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The WBC share price might look cheap, but here are easy ways to study it

Trying to determine a reliable valuation of Westpac Banking Corp (ASX: WBC) shares is just as much art as science. However, the research and valuation process is arguably the most essential part of successful investing and should not be neglected.

Westpac is the second-largest Big Four Australian bank. Headquartered in Sydney, Westpac’s primary role in the Aussie financial system is financing homeowners, investors and individuals (via credit cards and personal loans). It also has operations servicing business customers.

The WBC share price might look cheap, but here are easy ways to study it

Step 1. Assessing culture

For long-term investors looking to invest in great companies and hold them for five, 10 or 20 years, at Rask we think it’s fair to say that a good workplace and staff culture can lead to improved retention of high-quality personnel and, in turn, long-term financial success of a company.

One way Aussie investors can take a ‘look inside’ a company like Westpac Banking Corp or Bank of Queensland Limited is to use a HR/jobs websites such as Seek. Seek’s website includes data on the HR of companies, including things like employee reviews. According to the most recent data we pulled on WBC, for example, the company’s overall workplace culture rating of 3.9/5 was better than the ASX banking sector average rating of 3.71.

Step 2. Lending

ASX bank shares such as WBC need debt and good profit margins to make their business profitable. Meaning, a bank gets money from term deposit holders and wholesale debt investors and lends that money to homeowners, businesses and investors. The difference between what a bank pays to savers and what it makes from mortgage holders (for example) is the net interest margin or NIM. Remember: when it comes to NIMs, the wider the margin the better.

If you are planning to forecast the profits of a bank like WBC or National Australia Bank Ltd (ASX: NAB), knowing how much money the bank lends and what it makes per dollar lent to borrowers is vital. That’s why the NIM is arguably the most essential measure of WBC’s profitability. Across the ASX’s major bank shares, we calculated the average NIM to be 1.92% whereas Westpac Banking Corp bank’s lending margin was 1.9%, highlighting it delivered a lower-than-average return from lending compared to its peer group. This may happen for many reasons, which are worth investigating.

The reason analysts study the NIM so closely is because Westpac Banking Corp earned 83% of its total income (akin to revenue) just from lending last year.

Step 3. WBC return on equity

Return on shareholder equity or just ‘ROE’ helps you compare the profit of a bank against its total shareholder equity, as shown on its balance sheet. The higher the ROE the better. Westpac Banking Corp’s ROE in the latest full year stood at 13.1%, meaning for every $100 of shareholder equity in the bank it produced $13.10 in yearly profit. This was forecast the sector average of 11.33%.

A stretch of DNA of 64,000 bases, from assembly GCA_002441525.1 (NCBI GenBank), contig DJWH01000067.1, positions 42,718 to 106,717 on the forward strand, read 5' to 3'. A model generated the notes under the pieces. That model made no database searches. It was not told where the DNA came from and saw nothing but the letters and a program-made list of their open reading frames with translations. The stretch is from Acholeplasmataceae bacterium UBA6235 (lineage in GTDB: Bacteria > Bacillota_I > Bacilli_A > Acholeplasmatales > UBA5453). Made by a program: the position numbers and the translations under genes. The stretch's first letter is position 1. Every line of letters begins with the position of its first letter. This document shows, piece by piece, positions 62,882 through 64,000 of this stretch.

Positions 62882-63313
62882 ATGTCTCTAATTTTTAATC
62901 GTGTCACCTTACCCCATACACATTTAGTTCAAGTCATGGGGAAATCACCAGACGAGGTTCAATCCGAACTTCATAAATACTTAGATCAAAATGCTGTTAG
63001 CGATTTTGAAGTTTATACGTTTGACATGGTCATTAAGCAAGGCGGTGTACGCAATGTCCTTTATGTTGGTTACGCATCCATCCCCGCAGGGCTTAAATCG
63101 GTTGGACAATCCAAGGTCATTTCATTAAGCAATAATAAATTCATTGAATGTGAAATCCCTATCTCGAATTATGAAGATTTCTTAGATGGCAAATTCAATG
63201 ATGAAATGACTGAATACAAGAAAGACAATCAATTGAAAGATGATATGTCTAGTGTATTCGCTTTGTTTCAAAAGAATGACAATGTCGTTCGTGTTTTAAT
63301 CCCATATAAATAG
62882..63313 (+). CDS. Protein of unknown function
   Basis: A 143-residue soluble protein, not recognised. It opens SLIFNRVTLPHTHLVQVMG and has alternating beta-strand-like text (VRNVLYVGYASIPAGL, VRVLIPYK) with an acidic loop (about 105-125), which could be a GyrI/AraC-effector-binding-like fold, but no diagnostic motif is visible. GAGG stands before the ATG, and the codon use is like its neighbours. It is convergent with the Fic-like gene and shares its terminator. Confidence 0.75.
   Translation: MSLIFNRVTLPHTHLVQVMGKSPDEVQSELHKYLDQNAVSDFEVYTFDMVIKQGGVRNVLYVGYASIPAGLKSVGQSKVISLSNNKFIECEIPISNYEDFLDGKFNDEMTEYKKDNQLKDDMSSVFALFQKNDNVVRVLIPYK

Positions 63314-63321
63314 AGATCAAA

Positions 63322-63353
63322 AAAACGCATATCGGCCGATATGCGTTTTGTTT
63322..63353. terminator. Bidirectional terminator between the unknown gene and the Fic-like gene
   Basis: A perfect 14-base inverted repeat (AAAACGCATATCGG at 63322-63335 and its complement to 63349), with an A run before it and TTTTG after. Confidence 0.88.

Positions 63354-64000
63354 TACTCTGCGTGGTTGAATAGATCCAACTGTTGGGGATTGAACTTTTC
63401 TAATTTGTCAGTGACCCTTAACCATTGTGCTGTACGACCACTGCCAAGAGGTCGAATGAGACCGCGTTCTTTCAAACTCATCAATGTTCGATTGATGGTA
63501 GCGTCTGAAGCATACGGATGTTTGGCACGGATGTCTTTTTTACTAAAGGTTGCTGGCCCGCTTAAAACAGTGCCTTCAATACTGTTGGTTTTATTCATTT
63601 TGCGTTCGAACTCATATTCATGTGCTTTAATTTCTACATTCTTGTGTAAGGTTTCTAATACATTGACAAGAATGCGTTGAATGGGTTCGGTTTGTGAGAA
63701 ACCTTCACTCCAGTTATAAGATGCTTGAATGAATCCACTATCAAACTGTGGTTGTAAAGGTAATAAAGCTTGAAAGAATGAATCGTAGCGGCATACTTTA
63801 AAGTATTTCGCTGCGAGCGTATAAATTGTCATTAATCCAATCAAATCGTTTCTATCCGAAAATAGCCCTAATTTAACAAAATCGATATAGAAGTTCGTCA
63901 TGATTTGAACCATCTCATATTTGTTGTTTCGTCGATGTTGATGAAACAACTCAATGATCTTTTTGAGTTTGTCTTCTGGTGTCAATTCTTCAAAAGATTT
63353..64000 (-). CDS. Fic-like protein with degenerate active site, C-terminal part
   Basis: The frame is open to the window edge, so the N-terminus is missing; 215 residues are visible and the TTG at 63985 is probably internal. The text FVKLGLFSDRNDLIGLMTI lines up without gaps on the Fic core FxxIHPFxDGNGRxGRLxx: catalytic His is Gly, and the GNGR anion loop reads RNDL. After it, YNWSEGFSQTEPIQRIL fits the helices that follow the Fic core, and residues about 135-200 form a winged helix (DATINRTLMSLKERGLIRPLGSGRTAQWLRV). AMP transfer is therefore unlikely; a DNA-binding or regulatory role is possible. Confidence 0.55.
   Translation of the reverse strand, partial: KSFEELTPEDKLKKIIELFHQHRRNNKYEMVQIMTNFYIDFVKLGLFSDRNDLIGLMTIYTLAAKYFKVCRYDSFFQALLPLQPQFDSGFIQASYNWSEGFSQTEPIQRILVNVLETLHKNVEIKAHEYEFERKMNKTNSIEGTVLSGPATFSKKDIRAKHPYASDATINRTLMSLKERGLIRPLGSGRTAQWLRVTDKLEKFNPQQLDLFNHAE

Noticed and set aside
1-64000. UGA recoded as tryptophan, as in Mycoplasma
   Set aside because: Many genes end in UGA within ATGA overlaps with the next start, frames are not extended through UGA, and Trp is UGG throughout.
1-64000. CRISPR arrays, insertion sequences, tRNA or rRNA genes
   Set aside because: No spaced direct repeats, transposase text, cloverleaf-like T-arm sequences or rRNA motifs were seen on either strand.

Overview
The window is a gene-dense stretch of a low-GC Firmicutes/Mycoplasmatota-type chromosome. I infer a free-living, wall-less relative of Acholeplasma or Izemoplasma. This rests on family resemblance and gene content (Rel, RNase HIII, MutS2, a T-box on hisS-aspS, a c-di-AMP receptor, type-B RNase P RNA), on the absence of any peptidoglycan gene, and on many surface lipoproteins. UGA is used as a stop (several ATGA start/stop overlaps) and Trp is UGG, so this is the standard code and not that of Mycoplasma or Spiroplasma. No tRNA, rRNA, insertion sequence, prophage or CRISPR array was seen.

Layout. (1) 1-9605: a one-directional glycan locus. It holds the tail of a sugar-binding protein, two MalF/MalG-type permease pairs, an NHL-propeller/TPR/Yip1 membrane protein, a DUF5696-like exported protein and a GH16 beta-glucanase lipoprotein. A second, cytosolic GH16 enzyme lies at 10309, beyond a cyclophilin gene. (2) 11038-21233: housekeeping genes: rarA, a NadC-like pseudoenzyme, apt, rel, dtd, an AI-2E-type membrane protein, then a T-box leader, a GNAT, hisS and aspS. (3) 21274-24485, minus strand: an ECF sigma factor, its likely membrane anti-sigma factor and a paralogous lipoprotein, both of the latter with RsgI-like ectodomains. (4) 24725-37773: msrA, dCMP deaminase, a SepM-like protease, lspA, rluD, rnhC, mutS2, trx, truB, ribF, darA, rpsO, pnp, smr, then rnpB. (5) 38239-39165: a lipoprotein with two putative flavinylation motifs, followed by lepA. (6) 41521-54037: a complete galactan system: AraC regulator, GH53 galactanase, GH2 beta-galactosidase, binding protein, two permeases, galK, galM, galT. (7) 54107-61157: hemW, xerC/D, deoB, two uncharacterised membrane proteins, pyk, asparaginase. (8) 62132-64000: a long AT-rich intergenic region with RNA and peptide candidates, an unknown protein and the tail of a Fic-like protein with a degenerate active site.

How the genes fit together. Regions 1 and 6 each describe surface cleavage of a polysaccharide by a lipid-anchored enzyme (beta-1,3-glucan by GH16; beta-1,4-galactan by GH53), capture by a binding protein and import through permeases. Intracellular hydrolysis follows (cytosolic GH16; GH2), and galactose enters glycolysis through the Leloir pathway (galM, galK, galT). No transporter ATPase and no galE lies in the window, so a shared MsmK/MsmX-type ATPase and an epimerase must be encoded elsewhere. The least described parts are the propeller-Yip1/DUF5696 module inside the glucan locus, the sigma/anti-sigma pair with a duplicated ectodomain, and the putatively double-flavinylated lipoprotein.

Step 4. Westpac Banking Corp’s CET1 ratio

For Australia’s banks the CET1 ratio (aka ‘common equity tier one’) is paramount. CET1 represents the bank’s capital buffer which can go towards protecting it against financial collapse. According to our numbers, Westpac Banking Corp had a CET1 ratio of 11.1%. This was less than the sector average.

Step 5. Valuations using dividend payments

A dividend discount model or DDM is one of the most efficient ways to create a projection of ASX bank shares. To do a DDM we have to arrive at a forecast of the bank’s dividends going forward (i.e. the next full-year dividend) and then apply a risk rating. Let’s assume the WBC’s dividend payment goes up at a consistent rate each year into the future, somewhere between 2% and 3%. We will use multiple risk rates (between 6% and 11%) and then average the valuations.

According to this quick and simple DDM model, a valuation of WBC shares is $15.13. However, using an ‘adjusted’ or expected dividend payment of $1.25 per share, which is the preferred measure because it uses forecast dividends, the valuation goes to $21.24. The valuation compares to WBC’s current share price of $19.74. Since the company’s dividends are fully franked, we can make a further adjustment and do a valuation based on a ‘gross’ dividend payment. Using gross dividend payments, which take into account franking credits, the valuation forecast to $30.35.

While WBC shares might appear decent value right now based on this statistical method, please don’t make a decision to buy or sell WBC shares based on this article. Consider reading at least two or three years’ worth of Westpac Banking Corpannual reports and then seek out good investors and analysis which disagrees with your perspective — that’s an informed way to figure out if you’re making a good decision based on rigorous analysis and countering opinion. Finally, before going any further with WBC or BOQ shares, I suggest getting a copy of our free investment report.

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